Back in May 2020 an old colleague and friend (Claire Ingle) reached out to see if I could help create a visualisation/dashboard of a survey that Claire and her colleagues at Fertility Matters at Work had commissioned from Eight Consulting. I was flattered to be asked so I quickly agreed. I finally found some spare time over the course of a few Sunday mornings (whilst my other half was on early morning kid duty) to start pulling it together.
I was keen to share my design approach as the visualisation of this data took some time to get it to where it needed to be and more importantly ensure that Claire and her Fertility at Work partners were happy with the output.
I think people underestimate how long visualisations take to put together and despite working with Tableau for nearly 5 years now it still takes me a while to get it looking just how I want it, the perfectionist in me means I create a lot of iterations and constantly tweaking different bits until I am happy.
I haven’t loads of experience visualising survey data so first task was to understand the data and play around with what it was telling me so I could pull out the key points and hopefully ensure these were clear in the presentation. I tried various charts to ensure each survey question results helped the viewer quickly see the results and what they mean.
In this instance I felt there were a few really key questions that would benefit from BANs (big as* numbers), and the other ones needed simple bar charts to help compare the % across the various answer options.
There were two big challenges with this data:
- Getting everything on one page. I spent a long time working out the best way to lay it out, and adapting the dashboard sizing so each element was big enough to see.
- Colour scheme – I started with the logo as was keen that it blended well with the overall design. So used the yellow from the logo and checked what colours worked well with yellow and ended up choosing a light grey. Although you will see below that it wasn’t my first choice. I wanted to see if black background or even yellow background worked. Yellow was a definite no no, and the black just didn’t feel right for the subject matter. Plus Clare wasn’t keen at all! So played around with a light grey, utilising the logo yellow for the charts.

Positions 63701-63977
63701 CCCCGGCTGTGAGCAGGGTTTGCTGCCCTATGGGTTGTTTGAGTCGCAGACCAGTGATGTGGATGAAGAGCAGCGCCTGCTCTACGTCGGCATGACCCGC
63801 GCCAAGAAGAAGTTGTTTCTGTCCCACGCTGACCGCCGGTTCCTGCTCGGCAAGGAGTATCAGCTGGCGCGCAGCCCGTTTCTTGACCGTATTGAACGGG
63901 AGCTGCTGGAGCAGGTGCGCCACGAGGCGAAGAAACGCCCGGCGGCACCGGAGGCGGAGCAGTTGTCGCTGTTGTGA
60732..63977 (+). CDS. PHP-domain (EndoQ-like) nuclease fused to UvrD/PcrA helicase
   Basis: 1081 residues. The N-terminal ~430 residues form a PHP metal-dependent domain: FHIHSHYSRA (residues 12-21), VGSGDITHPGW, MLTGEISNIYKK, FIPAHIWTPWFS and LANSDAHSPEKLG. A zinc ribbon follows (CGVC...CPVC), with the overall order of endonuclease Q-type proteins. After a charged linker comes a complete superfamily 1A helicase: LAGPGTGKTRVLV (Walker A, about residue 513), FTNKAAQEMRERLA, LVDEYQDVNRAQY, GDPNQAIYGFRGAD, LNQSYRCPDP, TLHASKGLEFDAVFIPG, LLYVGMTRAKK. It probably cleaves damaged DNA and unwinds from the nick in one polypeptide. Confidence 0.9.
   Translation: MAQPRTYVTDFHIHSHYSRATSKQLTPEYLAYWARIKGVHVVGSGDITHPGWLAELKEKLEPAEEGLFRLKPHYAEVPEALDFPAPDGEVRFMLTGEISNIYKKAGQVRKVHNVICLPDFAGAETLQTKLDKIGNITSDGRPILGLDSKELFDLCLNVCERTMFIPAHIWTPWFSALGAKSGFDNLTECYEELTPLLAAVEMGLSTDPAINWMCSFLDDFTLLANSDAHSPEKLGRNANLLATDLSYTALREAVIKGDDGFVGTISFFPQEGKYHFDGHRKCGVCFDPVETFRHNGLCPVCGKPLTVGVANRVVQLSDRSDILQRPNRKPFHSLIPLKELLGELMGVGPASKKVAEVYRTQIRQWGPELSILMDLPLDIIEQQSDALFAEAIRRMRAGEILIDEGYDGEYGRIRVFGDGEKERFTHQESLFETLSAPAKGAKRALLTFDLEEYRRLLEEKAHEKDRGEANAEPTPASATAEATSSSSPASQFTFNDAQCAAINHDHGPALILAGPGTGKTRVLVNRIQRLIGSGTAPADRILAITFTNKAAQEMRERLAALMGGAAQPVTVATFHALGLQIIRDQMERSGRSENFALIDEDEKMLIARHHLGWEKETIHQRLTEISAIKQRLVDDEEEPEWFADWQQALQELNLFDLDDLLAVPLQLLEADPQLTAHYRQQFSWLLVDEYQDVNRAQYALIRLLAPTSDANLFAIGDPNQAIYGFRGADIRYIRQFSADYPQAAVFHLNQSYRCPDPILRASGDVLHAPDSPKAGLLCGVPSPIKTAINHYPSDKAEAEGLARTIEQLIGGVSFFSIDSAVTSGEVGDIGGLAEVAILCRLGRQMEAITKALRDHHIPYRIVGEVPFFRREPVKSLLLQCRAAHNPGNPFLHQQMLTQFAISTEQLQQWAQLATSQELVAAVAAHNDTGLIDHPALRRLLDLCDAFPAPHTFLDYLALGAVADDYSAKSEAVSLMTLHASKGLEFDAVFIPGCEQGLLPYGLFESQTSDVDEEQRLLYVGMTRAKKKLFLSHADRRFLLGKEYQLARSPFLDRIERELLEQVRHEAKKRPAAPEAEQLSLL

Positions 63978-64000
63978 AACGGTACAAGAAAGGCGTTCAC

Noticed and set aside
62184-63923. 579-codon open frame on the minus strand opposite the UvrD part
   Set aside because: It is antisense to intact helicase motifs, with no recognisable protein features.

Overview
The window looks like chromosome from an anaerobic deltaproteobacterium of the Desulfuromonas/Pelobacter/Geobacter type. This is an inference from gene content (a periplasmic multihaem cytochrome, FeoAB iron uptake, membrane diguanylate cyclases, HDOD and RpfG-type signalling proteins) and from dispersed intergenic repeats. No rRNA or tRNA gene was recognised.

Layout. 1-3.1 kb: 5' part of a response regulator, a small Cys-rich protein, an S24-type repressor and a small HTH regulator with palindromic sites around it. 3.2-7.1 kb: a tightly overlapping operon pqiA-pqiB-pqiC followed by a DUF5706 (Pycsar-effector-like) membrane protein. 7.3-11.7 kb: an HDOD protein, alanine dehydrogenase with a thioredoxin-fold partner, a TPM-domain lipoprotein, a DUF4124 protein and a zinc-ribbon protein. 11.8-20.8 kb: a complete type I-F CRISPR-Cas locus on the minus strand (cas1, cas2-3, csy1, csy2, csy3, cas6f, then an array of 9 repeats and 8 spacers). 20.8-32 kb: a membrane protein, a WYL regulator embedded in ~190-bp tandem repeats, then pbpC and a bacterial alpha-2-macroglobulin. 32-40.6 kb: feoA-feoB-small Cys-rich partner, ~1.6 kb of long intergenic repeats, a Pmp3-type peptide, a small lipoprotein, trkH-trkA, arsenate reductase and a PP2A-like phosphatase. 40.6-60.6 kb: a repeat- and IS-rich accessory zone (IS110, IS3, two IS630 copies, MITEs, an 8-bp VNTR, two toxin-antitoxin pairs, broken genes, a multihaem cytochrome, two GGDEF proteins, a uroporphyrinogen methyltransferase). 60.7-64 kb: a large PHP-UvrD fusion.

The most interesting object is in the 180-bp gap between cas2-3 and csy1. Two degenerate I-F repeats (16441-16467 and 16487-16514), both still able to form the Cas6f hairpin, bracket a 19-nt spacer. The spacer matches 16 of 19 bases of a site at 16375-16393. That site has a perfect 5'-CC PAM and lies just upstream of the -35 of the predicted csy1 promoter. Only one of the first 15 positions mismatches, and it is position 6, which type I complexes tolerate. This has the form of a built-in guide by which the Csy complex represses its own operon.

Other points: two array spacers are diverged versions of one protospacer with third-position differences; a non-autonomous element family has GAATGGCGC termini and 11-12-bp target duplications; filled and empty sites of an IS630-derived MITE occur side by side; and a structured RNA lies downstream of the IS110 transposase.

Once I settled on the general layout I then tried to make sure the charts ‘popped’, after version 3 (well probably more like version 10 at this point) as shown below I decided on putting borders round the bars/edges in the charts to see if that looked better. I think without this the yellow and white just seem to merge too much, and it’s not as crisp. I also tried borders round the actual charts versus no borders, and again as you will see I decided on the borders to split up the survey questions.
I sent my final viz to Claire for her to review and check in with her colleagues, and they were really happy. The only final change they wanted was the survey results to be at the top rather than the survey participant info. So I flipped this (I say flipped but if you have worked with Tableau you will know it’s not quite that simple but still easily done, just time consuming). I finalised this and sent Claire a JPEG of the viz that they wished to use to combine with their other other survey outputs.
Few examples below of the iterations this viz went through….
Since then I have tweaked the viz again so I could share on Tableau public, so I added some context, identified data source to credit those responsible for the collection, and flipped the survey info to the top so that it leads you into the questions.
It is strange revisiting a viz and updating it 6 months after you created it, as now I am really critical of it. There are probably loads of other ways to present this data, but sometimes you just have to put your pen down and move on!
Feedback for the viz and blog welcome
Thanks for reading
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